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What is the Difference Between Active and Reactive Power?

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Difference Between Active and Reactive Power

The difference between active and reactive power is that active power, measured in kilowatts (kW), performs useful work in electrical systems like lighting or heating. Whereas, reactive power, measured in kilovolt-amperes reactive (kVAR), sustains electromagnetic fields, important for voltage stability and transmission efficiency, but does not directly contribute to useful work output like active power.

What is Active Power?

Active power, also called real or true power, is the usable part of electrical energy in an AC circuit (measured in watts). It’s the power that gets consumed by devices like lights or motors. Unlike active power, some electrical energy flows back and forth without doing any work. This is called reactive power. To calculate active power, you multiply the voltage, current, and a factor called power factor (cosine of the phase angle between voltage and current). A perfect power factor of 1 means all energy is consumed (ideal scenario).In simpler terms, active power is the electricity you pay for, while reactive power contributes to inefficiencies.

What is Reactive Power?

Reactive power (VAR) isn’t directly used by your devices, but it’s like a hidden force in AC circuits. It flows back and forth due to inductors and capacitors, and while not useful itself, it’s needed to maintain voltage and current. The downside? It creates inefficiencies by inflating apparent power, requiring more current flow for the same work.

What is the Difference Between Active and Reactive Power

Active power represents the actual power consumed by electrical devices to perform useful work such as lighting or heating. Whereas, reactive power doesn’t perform any useful work but supports the transmission of active power by maintaining electromagnetic fields in electrical systems. While active power directly contributes to tasks, reactive power is important for voltage stability and efficient power transmission, ensuring that electrical systems function properly even though it doesn’t directly result in useful work output. Here we have mentioned the additional list of differences between Active and Reactive Power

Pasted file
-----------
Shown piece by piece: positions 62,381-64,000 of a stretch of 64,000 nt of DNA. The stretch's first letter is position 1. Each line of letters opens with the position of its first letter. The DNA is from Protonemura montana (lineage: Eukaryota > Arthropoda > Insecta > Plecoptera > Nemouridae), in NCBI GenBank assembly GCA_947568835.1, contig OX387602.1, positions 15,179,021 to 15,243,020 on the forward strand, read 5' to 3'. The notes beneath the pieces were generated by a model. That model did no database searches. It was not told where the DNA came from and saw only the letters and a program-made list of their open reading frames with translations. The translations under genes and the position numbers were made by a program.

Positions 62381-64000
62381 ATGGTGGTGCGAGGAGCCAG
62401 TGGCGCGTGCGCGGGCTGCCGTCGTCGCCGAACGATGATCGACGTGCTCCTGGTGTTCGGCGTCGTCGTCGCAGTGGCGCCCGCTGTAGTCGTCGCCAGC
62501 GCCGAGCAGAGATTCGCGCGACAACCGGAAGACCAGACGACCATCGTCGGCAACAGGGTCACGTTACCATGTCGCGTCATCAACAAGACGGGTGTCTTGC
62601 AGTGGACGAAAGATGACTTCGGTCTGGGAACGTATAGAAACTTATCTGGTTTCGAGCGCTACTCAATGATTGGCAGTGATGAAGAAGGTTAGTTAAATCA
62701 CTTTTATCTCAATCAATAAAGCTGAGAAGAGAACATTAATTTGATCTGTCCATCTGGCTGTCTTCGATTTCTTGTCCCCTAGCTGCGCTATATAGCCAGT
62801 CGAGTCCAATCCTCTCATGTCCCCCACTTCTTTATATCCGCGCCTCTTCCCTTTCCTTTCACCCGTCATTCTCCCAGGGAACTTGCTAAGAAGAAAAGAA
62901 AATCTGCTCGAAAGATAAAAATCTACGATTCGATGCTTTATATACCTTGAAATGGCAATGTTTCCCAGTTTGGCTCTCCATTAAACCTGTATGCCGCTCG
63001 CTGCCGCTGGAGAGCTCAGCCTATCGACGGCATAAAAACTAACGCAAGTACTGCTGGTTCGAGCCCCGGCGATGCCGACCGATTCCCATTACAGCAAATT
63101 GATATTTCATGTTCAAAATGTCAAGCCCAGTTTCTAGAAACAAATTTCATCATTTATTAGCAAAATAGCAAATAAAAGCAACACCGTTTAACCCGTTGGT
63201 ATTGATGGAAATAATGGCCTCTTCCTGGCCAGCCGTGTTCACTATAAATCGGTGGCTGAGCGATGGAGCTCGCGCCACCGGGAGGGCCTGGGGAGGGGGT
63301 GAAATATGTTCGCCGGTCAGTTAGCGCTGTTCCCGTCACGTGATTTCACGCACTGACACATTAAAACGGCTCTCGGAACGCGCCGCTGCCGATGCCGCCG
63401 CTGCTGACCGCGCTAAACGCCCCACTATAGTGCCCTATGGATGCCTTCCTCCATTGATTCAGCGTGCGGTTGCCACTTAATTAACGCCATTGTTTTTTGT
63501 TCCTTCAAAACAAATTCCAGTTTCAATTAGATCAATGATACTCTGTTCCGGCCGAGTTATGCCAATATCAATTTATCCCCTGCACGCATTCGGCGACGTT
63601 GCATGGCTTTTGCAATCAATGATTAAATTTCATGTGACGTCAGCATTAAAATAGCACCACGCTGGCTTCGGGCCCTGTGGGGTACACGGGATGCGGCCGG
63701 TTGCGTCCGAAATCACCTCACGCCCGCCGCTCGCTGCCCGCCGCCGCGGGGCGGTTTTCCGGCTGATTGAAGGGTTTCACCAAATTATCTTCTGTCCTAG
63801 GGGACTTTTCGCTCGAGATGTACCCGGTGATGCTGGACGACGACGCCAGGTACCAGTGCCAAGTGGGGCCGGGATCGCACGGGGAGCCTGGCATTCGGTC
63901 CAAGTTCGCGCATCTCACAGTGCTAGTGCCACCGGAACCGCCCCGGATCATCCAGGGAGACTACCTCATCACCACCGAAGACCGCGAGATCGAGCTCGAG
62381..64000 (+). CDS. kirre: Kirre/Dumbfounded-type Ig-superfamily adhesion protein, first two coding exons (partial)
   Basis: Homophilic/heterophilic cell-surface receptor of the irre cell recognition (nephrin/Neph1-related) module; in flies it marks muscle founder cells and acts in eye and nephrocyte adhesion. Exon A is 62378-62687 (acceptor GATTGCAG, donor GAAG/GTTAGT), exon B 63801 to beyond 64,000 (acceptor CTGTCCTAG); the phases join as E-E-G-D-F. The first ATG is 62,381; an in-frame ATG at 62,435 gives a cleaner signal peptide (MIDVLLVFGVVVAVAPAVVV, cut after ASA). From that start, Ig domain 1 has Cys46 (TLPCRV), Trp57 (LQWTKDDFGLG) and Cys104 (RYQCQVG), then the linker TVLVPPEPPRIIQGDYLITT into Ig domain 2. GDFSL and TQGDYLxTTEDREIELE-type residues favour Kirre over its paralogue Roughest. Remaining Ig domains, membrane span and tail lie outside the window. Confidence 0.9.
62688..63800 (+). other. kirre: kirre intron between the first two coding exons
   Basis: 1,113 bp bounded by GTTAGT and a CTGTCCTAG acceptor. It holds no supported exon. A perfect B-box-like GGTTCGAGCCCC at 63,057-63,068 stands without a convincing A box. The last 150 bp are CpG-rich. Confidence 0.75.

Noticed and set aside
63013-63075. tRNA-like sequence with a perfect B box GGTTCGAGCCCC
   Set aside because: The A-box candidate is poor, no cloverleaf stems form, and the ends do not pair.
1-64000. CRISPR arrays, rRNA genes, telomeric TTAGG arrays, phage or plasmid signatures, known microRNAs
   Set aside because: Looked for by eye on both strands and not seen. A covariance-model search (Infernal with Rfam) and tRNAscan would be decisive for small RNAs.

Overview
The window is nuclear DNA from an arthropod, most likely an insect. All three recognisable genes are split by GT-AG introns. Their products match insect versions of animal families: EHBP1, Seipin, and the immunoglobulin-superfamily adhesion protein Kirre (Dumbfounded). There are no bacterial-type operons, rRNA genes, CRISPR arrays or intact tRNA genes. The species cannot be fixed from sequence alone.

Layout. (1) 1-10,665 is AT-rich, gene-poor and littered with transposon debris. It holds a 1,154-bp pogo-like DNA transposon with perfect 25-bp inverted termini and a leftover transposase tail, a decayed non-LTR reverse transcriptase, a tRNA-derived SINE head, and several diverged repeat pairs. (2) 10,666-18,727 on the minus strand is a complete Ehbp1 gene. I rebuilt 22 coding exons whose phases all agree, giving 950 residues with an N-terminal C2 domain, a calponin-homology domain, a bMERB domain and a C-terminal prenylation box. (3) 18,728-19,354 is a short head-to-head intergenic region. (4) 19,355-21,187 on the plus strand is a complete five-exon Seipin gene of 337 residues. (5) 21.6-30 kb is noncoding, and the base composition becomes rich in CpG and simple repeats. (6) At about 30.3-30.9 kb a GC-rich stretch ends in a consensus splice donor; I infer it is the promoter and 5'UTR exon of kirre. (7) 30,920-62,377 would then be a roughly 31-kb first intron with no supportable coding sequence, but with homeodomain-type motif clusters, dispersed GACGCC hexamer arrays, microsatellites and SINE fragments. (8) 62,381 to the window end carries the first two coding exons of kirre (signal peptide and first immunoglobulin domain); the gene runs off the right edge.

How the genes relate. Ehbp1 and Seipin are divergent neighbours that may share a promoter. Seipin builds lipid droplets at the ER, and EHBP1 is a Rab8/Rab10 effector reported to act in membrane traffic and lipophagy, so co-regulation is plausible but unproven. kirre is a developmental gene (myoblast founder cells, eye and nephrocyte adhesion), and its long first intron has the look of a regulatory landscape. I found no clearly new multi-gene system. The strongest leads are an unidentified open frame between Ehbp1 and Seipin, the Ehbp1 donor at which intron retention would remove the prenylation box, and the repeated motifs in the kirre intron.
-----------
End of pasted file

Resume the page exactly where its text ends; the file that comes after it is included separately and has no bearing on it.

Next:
Basis of Difference
Active PowerReactive Power
DefinitionThe fraction of total electric power that is used to do useful work and is consumed in the electric circuit is known as active power.The fraction of total power that flows back and forth from source to load in the electric circuit is called reactive power.
Alternate nameActive power is also known as real power or true power or useful power or watt-full power.Reactive power is also called imaginary power or useless power or watt-less power.
NotationActive power is usually denoted by the letter “P”.Reactive power is usually denoted by “Q”.
Unit of measurementActive power is measured in Watts (W). The larger units of active power are kilowatt (kW), megawatt (MW), gigawatt (GW), etc.Reactive power is measured in VAr (Volt-Ampere Reactive). The larger units of reactive power are kVAr, MVAr, etc.
Measuring instrumentA measuring device called a wattmeter is used to measure active power in the electric circuit.The reactive power in an electrical circuit is measured by using VAr meter.
Direction of flowThe active power always flows in one direction, i.e., from source to load.The reactive power flows in both directions between the source and load.
ExistenceThe active power exists in both AC and DC circuits.The reactive power exists only in AC circuits.
Existence in a pure resistive circuitIn a resistive circuit, the total power is equal to active power and is dissipated by the resistor in the form of heat.
There is no reactive power in case of a resistive circuit.
Existence of pure capacitive circuitThe active power is zero in a pure capacitive circuit. This means the pure capacitive circuit does not consume any active power. It is because the voltage and current are 90° out of phase in a pure capacitive circuit.